Friday, December 31, 2010

Charcloth, It Isn't a Fashion Statement (one for the weekend)

Today in the News:  Happy New Year to all.  I hope you are all have a blessed year.  I know I like to thank a lot of people in the news section and that may get old for some of you - but thanks to everyone who reads this blog - and to the folks that write it.  For those of you hiding out in the dark, make it your resolution to write a guest article this year or drop a note when one of the guest writers have an entry.  The encouragement keeps them writing.

Link of the Day: - Ross did a review on Council Tool's Hudson Bay axe.  That's my favorite pattern and I really enjoyed the post.  Give him some traffic!

Charcloth, It Isn't a Fashion Statement

I decided to try making charcloth.  I have a flint and steel on the way, plus I just bought Le Loup's book, Primitive Firelighting.  I looked through a few different resources and wondered how hard it could really be?

Alex Trebek:  Answer, Making Charcloth.

Mike Oscar Hotel:  What is easier than picking your nose?

Alex Trebek:  Correct!

Okay, maybe it isn't that easy. And don't act like you're offended by nose picking.  It is a lot less complicated than I thought it would be to make charcloth.  I even thought I screwed it up a few times, but I didn't.  I'll be honest, though.  I was trying three projects at once today and this is the only one I got right.  One outta three.....ain't bad?

So we start with my old 100% cotton T-shirt.  Does it have to be cotton?  Dunno.  I think maybe.  This one had a little paint and sweat on it, so I decided to retire it. Plus, it was a v-neck.  I can't stand v-necks.

Chop it up into little squares.  You muzzle loader guys ought to be familiar with this.

Get yourself a can.  I chose a quart paint can.  The point is to protect the cloth from the fire, but not from the heat of the flame.

I don't know if this is going to be a problem.  There is some sort of primer on the inside of this can.  I think I'll burn it off before I do the charcloth - and I'll stay clear of the fumes. 

Like I said - I'll burn it off.

Punch a hole in the lid.  This is where the gas from the cloth will escape.  The point of putting it inside the can with one hole is that the gas can escape, but the cloth inside will not actually burn.  I think.  Somebody chime in if I'm off base.

Everything is ready.

It was pretty cold today by Colorado standards.  It was down in the single digits.  I'm sure this is t-shirt weather in Finland. ;)  As you can see we got some snow.  Not a lot, but enough so I was able to have a fire today.  Here is the can - I'm burning off whatever is lining it.  And, of course, I've got my tea pot on to boil.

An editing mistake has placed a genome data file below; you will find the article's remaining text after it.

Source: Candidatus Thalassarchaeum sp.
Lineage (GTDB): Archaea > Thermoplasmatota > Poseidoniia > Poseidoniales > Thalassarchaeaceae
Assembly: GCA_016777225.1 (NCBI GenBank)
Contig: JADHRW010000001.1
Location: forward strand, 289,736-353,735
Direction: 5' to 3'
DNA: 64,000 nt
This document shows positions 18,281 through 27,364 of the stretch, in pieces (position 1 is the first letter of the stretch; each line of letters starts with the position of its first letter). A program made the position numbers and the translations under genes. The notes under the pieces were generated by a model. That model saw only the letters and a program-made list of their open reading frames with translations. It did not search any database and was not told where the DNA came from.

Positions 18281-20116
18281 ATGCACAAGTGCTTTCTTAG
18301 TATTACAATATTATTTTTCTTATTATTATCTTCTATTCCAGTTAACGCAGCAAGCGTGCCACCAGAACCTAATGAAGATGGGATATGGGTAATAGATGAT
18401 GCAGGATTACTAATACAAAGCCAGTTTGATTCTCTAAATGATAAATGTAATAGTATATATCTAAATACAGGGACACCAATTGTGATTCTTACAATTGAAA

The stuff burned off well, in big peeling chunks.

Load in the cloth.

Tap the lid down tight.

Fire in the hole!

Here's the cool part.  It will start to smoke out of the hole.  Remember, the stuff inside is not burning - this is flammable gas!

I wasn't able to catch it with the camera very well, but the gas caught fire, which made me a little nervous for the cloth inside.  I kept blowing it out, but it kept lighting.  Gasification?

When it stops smoking, take the can off the fire.  I stuck it in the snow.  And burnt my glove.  Oops.

Looks like charcloth. 

Nice.  Not as brittle as I thought it would be.  Pulled apart easily.

I hit it with my firesteel.  Viola.  It really is that easy.  I blew on this one a bit.  I walked away for a moment and the slightest wind kept it glowing.  This is easy to do and really adds no additional weight to your pack.  Get out there, try it and have fun!

Pax Domini Sit Semper Vobiscum,

Mike, Oscar, Hotel.....out.


  1. Good job on the char cloth Bro.

  2. I have a video of me making a set somewhere on my computer, I did the exact same as you and got the same results. I do believe you need to use something with a very very high cotton content because it is a natural fiber that will not just melt and burn. As with the flame out the hole; you pretty much nailed it, it is causing a sort of gasification reaction because it is at its critical temp. , but I use this gas as a way to tell when its done. If it wont light anymore, there isn't much of a reaction going on and you can pull it. I use an Altoids tin for mine, which is hardly sealed but serves my purpose, plus its pretty cool when the gas burns out of the hole and around the hinges ...yes, simple things/simple minds lol. You can use just about any natural fibrous material (the inner bark of a tree for example) just so long as it is not rotten or falling apart. Great work!